The first thing I did when I started my current position was to build a budget I could work with, minus a chunk of my actual salary, so that I could make sure I was always living within my means and wouldn’t overspend. I started using a budgeting app that makes it easy to see how much money I have at any given time, and allows me to allocate money to things like rent, groceries, gas, savings, and even a little cash to treat myself to a movie every couple weeks. I’ve managed to build a sustainable money routine that works for me and lets me get the things I want as well as pay for the things I need. My financial goals are tiny, but to me, they signify personal growth and discipline. The biggest ones are:

  1. I’ve never been late on my rent: Full-disclosure, I rent from family — a distant cousin to be exact. In some ways it makes things more complicated, but in most ways, it makes things a lot simpler. My rent is affordable, and I don’t pay utilities, though I’m considering installing a separate internet line. But having never lived away from home, I was worried about managing rent payments. I’d heard so many horror stories about sky-high rent prices that I was worried I would be living hand to mouth trying not to get thrown out on the street. Instead, my rent is the first bill I pay each month, and I’ve disciplined myself to get it out of the way so that I’m not tempted to use the money on anything else.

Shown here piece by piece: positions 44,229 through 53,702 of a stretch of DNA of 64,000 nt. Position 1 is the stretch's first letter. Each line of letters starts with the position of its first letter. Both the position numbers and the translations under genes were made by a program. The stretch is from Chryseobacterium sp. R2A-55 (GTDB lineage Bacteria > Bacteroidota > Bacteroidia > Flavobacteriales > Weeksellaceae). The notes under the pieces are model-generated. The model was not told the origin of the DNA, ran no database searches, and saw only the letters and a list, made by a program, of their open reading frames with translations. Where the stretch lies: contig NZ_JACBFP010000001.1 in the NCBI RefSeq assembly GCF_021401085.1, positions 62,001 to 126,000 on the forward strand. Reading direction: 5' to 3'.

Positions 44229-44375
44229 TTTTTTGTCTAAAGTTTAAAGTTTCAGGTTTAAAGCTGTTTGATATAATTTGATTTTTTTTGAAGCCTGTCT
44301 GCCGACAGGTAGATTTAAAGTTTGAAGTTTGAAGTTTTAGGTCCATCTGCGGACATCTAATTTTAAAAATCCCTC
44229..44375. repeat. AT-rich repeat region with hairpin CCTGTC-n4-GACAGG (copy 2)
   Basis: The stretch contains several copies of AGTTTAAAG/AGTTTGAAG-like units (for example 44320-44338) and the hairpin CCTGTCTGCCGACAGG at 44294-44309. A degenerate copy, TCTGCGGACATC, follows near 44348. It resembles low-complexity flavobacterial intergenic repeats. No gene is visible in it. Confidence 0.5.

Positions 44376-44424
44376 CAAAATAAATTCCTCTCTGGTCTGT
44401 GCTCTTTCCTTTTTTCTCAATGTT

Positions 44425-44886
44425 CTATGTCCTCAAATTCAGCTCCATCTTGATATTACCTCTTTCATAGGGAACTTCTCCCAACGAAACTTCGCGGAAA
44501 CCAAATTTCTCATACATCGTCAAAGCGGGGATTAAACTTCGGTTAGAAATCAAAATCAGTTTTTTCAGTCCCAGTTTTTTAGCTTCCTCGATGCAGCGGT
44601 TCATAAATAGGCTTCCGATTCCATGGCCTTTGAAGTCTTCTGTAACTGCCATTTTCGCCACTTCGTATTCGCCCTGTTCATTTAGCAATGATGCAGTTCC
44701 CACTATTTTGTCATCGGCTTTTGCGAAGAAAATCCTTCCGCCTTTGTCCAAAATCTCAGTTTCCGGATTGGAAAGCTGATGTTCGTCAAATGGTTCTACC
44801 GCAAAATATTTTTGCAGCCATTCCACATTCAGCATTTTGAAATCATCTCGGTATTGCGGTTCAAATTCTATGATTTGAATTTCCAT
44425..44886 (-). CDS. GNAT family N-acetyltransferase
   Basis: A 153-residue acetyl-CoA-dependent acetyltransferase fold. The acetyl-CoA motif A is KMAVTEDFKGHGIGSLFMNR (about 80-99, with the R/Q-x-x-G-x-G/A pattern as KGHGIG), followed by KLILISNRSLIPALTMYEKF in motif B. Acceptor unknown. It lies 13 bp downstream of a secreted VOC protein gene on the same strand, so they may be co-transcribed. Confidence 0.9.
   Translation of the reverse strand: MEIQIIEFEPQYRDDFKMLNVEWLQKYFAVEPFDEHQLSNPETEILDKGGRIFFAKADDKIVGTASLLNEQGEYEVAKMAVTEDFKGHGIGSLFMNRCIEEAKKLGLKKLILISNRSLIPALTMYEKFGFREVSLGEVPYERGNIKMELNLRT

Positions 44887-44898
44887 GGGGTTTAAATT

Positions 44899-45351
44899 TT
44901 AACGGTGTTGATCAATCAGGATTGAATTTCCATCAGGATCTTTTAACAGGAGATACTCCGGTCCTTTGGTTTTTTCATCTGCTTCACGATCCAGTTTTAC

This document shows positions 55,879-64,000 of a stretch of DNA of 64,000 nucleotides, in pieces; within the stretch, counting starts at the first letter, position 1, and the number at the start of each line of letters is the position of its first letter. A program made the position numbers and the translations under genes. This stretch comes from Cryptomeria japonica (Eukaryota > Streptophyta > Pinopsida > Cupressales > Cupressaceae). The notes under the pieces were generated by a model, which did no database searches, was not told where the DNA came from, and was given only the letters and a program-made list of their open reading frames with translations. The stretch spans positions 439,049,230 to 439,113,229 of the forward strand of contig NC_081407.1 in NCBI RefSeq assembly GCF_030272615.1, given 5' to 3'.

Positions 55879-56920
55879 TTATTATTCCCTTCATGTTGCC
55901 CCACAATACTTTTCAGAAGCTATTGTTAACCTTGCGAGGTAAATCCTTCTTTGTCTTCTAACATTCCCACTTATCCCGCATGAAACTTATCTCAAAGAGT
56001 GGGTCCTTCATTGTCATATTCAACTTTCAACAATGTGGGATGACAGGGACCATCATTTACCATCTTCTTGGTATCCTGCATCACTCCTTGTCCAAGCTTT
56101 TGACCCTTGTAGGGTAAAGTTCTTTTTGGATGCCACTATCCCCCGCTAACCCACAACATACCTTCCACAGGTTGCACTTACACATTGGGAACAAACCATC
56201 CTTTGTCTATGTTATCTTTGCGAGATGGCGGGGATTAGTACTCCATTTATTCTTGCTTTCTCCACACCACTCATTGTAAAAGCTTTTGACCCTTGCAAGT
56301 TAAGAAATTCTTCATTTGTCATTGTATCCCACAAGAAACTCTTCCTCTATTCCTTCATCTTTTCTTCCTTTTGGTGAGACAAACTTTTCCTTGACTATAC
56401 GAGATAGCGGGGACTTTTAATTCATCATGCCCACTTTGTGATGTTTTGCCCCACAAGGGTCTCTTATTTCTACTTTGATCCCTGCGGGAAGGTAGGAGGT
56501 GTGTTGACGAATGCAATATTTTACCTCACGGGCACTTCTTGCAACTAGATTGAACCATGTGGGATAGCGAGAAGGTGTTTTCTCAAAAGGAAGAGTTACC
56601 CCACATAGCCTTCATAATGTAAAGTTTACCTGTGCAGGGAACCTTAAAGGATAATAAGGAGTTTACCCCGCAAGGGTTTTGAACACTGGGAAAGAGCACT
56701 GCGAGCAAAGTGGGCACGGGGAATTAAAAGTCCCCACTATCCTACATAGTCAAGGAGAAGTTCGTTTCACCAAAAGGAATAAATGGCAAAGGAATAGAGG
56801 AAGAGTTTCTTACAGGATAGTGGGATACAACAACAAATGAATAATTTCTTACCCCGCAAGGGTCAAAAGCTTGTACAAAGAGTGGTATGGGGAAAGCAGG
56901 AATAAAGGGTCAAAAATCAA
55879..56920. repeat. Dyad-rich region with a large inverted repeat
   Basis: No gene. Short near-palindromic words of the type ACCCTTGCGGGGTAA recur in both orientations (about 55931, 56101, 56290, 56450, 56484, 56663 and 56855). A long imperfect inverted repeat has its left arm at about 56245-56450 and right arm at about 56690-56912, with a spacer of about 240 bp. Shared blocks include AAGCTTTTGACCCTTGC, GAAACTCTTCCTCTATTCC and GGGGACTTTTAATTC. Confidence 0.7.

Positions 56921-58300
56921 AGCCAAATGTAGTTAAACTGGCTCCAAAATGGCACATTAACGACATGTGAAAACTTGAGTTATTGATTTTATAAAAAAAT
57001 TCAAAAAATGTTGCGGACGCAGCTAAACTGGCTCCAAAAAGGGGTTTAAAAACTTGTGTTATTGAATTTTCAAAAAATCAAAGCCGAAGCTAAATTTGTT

2. I pay all my own bills: Because I don’t pay utilities, I don’t have too many bills, but I do have a fair few. Besides rent, I have to pay my phone bill, budget for groceries and put gas in my car. And while my mother is helping me with tuition for grad school, I still have to pay for bi-weekly plane tickets back and forth from Tobago to get to class.
  3. I bought Christmas presents for my family: This seems like a tiny thing, but for me it was a huge deal. I’ve never been able to do it before, and by massaging my budget a bit, I was able to get gifts for all my close family members last year, including having my mom’s portrait painted and subsidizing my brother’s first tattoo. And while I’m glad I got gifts that my family loved, I’m more proud that I was able to treat them without breaking the bank. I can’t really explain why, but it felt like a firm step into adulthood in a way that paying bills never did. I started planning my Christmas list as early as September, and I felt accomplished for setting that as a goal and achieving it.